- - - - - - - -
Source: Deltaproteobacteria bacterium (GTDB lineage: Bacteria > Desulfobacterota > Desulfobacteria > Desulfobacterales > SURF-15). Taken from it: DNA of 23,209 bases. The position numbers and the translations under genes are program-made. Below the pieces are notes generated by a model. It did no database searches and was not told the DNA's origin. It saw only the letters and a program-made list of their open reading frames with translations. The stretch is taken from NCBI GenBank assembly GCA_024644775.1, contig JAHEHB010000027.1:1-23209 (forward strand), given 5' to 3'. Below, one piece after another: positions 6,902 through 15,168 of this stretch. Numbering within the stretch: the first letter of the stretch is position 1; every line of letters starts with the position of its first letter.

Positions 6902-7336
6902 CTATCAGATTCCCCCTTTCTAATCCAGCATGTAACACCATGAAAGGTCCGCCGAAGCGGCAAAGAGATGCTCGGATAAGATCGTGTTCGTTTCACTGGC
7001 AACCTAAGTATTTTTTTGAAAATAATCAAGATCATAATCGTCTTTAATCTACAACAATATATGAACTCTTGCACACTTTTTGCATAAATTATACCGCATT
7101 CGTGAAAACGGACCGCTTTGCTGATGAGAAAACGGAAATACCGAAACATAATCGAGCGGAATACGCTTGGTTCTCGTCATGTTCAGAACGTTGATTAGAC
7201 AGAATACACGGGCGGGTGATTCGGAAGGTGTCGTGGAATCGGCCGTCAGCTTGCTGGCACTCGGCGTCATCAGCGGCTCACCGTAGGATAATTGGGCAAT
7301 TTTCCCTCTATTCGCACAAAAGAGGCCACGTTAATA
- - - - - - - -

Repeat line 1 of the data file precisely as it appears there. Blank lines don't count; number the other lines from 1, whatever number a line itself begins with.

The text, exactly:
Source: Deltaproteobacteria bacterium (GTDB lineage: Bacteria > Desulfobacterota > Desulfobacteria > Desulfobacterales > SURF-15). Taken from it: DNA of 23,209 bases. The position numbers and the translations under genes are program-made. Below the pieces are notes generated by a model. It did no database searches and was not told the DNA's origin. It saw only the letters and a program-made list of their open reading frames with translations. The stretch is taken from NCBI GenBank assembly GCA_024644775.1, contig JAHEHB010000027.1:1-23209 (forward strand), given 5' to 3'. Below, one piece after another: positions 6,902 through 15,168 of this stretch. Numbering within the stretch: the first letter of the stretch is position 1; every line of letters starts with the position of its first letter.